Once stock, delivery and support ducks are in a row, what’s the next level of customer experience retailers should aspire to?
Effective insight and personalisation
Retailers now need to start taking the time to really dig into who their customers are, why they make purchases, what they care about and how they want to engage with brands they shop with.
No longer is it enough to provide the same store or online experience to all customers. People are starting to expect a personalised shopping experience based on how they want to shop.
It’s widely acknowledged there’s a huge amount of data and insight now available to retailers: transactional data will tell you what your customers have bought and when they made a purchase, website analytics will tell you how customers are behaving on your site, instore data collection will help you understand which of your online customers shop in-store, while email data will tell you which of your customers continue to engage with you online.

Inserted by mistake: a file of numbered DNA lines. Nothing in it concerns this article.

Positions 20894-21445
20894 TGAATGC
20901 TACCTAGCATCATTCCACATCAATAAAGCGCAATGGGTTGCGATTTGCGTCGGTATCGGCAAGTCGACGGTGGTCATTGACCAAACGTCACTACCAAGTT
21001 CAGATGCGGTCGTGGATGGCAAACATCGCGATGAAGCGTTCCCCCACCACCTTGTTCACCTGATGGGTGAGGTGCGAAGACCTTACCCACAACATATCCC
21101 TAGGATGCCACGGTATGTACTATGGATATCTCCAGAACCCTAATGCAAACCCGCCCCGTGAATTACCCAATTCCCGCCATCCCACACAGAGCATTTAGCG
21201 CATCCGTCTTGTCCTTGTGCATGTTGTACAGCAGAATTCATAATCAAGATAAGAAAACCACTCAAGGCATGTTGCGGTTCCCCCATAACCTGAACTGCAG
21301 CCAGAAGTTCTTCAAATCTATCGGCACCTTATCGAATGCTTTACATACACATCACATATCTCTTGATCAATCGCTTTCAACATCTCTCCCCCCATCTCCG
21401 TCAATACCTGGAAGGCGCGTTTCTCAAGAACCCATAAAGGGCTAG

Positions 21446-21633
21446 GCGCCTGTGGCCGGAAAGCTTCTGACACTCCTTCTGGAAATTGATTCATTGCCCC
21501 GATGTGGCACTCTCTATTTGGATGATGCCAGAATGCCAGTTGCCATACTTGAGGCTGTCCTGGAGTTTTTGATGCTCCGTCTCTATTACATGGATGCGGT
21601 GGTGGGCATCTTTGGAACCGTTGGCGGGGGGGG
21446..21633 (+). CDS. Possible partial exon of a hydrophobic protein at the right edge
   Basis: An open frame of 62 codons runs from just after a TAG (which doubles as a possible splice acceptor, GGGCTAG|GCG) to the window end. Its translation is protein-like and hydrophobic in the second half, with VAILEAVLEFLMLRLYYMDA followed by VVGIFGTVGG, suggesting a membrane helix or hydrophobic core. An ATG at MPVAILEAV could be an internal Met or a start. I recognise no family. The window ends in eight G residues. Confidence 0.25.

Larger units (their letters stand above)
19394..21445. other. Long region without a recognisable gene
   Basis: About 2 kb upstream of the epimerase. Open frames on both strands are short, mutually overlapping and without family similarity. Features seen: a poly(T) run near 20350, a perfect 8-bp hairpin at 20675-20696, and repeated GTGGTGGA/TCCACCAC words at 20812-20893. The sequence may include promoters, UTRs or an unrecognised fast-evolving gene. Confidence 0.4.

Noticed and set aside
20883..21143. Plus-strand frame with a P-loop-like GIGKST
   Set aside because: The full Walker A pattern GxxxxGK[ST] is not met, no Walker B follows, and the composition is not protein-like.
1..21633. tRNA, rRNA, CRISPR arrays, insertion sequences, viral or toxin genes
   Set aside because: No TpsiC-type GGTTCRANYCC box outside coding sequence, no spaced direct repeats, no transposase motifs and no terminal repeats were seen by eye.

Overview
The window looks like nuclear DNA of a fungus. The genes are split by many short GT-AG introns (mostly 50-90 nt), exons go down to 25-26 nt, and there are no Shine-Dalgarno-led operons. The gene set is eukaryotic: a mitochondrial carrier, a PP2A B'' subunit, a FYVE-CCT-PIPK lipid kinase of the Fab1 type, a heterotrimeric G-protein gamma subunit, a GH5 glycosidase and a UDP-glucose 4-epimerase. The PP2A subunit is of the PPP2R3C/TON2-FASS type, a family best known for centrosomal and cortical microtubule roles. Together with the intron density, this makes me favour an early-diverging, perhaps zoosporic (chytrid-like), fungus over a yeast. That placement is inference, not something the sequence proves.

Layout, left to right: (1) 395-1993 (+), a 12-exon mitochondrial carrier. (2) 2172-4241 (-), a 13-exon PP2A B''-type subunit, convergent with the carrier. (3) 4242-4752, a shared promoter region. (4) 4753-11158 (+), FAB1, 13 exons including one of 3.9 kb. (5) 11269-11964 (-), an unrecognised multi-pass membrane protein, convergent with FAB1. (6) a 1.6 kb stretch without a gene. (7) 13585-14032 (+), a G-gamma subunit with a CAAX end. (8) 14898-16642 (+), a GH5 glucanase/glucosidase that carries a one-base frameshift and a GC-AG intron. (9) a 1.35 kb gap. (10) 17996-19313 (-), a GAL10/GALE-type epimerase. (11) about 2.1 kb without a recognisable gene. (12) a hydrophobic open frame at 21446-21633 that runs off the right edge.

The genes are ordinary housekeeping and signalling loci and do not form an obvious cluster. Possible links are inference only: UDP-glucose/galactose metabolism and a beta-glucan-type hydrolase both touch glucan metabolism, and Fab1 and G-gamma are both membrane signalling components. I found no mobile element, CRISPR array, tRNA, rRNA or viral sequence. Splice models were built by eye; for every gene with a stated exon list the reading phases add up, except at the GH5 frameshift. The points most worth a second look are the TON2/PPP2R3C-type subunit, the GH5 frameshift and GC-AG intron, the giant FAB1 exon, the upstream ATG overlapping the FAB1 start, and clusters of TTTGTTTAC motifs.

Using this data to split customers into segments allows retailers to start defining different types of people that shop with them and tailor each experience. For example, defining who your most profitable customers are allows you to offer them a VIP loyalty programme, and defining inactive shoppers allows you to re-engage appropriately.
Splitting your customer base into segments using data is no new discipline. Many direct retailers have been doing this for years to enable them to send the right catalogues to the right people, but it’s only in the last few years that online retailers have begun to follow suit by segmenting email programmes.
However, customer segmentation is only the first rung on a truly tailored experience ladder. Once retailers have split their customer base into useful segments, the next step should be to find out more. Retailers know how people shop with them, but they should also aim to find out deeper information including demographic, personal values, wider online and offline shopping habits and media consumption.